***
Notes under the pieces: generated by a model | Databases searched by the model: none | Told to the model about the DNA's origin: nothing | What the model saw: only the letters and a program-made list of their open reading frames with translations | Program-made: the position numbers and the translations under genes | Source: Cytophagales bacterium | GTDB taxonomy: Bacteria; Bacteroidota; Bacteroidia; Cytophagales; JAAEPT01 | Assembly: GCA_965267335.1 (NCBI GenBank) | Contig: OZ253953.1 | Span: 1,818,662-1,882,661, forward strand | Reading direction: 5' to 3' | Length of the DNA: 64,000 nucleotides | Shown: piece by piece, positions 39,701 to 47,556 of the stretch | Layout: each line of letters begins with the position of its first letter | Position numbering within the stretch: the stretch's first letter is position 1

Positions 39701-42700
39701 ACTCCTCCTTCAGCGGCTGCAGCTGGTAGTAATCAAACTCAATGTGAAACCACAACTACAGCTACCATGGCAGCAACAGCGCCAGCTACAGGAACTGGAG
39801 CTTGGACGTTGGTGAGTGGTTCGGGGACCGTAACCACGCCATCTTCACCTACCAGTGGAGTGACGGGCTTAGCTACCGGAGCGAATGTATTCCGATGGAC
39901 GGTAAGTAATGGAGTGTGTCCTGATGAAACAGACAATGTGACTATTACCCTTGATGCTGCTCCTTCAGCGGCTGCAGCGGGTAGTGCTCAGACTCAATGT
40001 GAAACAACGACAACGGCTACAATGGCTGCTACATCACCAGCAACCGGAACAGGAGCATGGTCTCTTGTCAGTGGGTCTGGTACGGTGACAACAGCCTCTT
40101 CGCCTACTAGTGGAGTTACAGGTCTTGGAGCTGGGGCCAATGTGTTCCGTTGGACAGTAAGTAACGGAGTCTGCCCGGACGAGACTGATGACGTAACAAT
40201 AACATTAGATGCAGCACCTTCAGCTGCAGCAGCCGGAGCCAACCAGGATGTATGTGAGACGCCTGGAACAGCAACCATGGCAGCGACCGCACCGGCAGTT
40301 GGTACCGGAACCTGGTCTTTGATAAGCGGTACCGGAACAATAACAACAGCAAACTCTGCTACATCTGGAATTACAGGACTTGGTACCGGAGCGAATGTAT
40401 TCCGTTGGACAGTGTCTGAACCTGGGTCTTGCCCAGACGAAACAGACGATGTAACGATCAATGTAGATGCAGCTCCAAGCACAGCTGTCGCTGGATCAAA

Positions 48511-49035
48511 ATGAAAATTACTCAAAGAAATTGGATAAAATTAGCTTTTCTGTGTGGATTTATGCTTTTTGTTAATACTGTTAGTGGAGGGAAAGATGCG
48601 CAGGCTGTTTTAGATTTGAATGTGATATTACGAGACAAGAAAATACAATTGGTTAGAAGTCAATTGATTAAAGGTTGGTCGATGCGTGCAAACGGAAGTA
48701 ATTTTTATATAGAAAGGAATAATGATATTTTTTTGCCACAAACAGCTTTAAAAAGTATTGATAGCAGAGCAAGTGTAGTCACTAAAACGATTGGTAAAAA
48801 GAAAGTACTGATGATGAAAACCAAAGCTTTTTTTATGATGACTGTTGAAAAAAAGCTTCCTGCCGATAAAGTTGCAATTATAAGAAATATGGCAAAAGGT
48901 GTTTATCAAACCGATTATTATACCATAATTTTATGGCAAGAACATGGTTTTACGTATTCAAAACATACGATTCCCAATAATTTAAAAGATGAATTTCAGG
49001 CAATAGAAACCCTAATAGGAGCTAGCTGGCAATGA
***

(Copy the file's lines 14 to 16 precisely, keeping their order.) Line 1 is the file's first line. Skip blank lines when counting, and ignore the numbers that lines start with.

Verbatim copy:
48701 ATTTTTATATAGAAAGGAATAATGATATTTTTTTGCCACAAACAGCTTTAAAAAGTATTGATAGCAGAGCAAGTGTAGTCACTAAAACGATTGGTAAAAA
48801 GAAAGTACTGATGATGAAAACCAAAGCTTTTTTTATGATGACTGTTGAAAAAAAGCTTCCTGCCGATAAAGTTGCAATTATAAGAAATATGGCAAAAGGT
48901 GTTTATCAAACCGATTATTATACCATAATTTTATGGCAAGAACATGGTTTTACGTATTCAAAACATACGATTCCCAATAATTTAAAAGATGAATTTCAGG